Sunday, December 21, 2014

Wittgenstein's Philosophical Investigations, Entry 17, The Case of the Cube

     In sections 139-142 are some of the most interesting so far. Here he uses the example of the cube to investigate the relations between the picture we get of a word and how we may use it. That is, how does the picture we get of a cube really limit the way we may use it.
     One may think that the picture we have of a cube will completely determine how we use the word. But, we will be surprised when we can think of a triangular projection of a cube and still have to call it a 'cube'.
     It is too easy to just say, as everyone does these days, that the USE of a word is what we mean by it. Wittgenstein, pun intended, turns it around in his mind and shows how the notion of 'use' reveals potentials in a word beyond what we immediately think when a picture occurs in our mind. We may think we mean the picture by the word, and that has to be an important part of it, but it is not the full expression of the word. It is the place the word in all our language games that reveal its potential.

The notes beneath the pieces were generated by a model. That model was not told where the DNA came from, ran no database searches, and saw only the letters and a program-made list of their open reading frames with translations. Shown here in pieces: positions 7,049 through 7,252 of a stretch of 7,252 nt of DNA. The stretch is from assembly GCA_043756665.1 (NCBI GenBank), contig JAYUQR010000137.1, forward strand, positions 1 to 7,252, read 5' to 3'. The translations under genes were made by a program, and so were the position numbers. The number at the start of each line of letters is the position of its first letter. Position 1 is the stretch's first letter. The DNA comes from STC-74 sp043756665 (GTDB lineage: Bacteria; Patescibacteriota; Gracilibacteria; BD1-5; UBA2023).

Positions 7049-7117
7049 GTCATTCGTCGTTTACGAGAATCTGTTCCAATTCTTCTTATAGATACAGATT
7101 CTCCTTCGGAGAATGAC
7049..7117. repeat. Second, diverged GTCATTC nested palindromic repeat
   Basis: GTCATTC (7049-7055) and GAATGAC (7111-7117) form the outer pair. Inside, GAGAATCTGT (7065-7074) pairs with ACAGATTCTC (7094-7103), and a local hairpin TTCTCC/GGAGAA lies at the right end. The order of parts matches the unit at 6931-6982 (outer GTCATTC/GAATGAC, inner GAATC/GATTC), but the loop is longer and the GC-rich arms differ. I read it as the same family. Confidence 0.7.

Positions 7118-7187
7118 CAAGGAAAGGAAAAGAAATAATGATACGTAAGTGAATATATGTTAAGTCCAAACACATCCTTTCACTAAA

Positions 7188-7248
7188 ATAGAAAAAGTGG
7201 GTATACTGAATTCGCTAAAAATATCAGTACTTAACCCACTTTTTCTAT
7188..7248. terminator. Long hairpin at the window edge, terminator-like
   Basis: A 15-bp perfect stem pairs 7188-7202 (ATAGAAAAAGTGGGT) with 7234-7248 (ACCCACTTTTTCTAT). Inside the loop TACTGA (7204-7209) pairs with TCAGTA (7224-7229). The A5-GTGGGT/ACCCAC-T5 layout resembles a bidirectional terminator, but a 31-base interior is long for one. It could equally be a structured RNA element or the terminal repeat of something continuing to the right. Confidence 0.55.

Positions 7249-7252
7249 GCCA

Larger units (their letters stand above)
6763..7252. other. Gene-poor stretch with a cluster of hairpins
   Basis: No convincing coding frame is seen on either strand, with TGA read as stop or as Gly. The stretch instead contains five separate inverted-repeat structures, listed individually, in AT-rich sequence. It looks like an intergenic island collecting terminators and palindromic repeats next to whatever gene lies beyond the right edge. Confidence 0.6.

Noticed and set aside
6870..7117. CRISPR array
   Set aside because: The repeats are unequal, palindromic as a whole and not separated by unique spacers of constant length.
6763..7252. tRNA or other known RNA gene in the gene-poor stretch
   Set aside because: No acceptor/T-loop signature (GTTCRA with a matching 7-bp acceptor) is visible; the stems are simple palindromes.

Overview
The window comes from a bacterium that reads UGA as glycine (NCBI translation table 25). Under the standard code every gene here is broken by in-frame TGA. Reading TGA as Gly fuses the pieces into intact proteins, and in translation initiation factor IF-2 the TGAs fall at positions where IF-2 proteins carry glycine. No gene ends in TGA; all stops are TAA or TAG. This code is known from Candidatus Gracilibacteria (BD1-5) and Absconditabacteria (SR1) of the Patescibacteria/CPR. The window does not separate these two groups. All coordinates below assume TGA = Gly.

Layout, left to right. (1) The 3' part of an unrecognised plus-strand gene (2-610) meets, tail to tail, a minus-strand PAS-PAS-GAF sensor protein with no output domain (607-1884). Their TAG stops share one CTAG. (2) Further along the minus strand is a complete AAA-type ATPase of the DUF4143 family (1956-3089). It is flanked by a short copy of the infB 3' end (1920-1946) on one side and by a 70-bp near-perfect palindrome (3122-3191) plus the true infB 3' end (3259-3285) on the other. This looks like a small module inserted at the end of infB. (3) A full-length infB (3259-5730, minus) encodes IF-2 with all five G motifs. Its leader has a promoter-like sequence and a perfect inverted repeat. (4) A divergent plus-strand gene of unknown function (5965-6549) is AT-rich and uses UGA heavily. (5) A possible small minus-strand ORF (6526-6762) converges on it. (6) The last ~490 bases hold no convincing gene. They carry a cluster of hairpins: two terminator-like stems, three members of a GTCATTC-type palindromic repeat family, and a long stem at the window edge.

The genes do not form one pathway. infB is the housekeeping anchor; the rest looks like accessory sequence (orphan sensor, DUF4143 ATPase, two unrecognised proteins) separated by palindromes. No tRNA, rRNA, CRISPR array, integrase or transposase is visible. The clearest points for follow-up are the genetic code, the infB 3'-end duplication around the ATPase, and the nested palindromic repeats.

We do not immediately think of all possible uses of a word when we hear it, in that regard the picture is a central part feature of the 'meaning' of a word. Perhaps the 'meaning' of the word is not something that happens in a single instant when we hear it, and we should think of the meaning of a word as something extended in time, that mutates, expands and contracts. Now, this does not mean we mean NOTHING by the word, only that the meaning of a word is a complex of things 'before the Mind' and uses we make of it. The picture that comes to mind might always be the same, so doesn't change with time, but we use the word in time in new ways and contexts that the image in our mind alone does not immediately suggest. Wittgenstein emphasizes that the 'meaning' of a word is tied to how it is used in practice, which in turn depends on how we are trained to participate in language-games.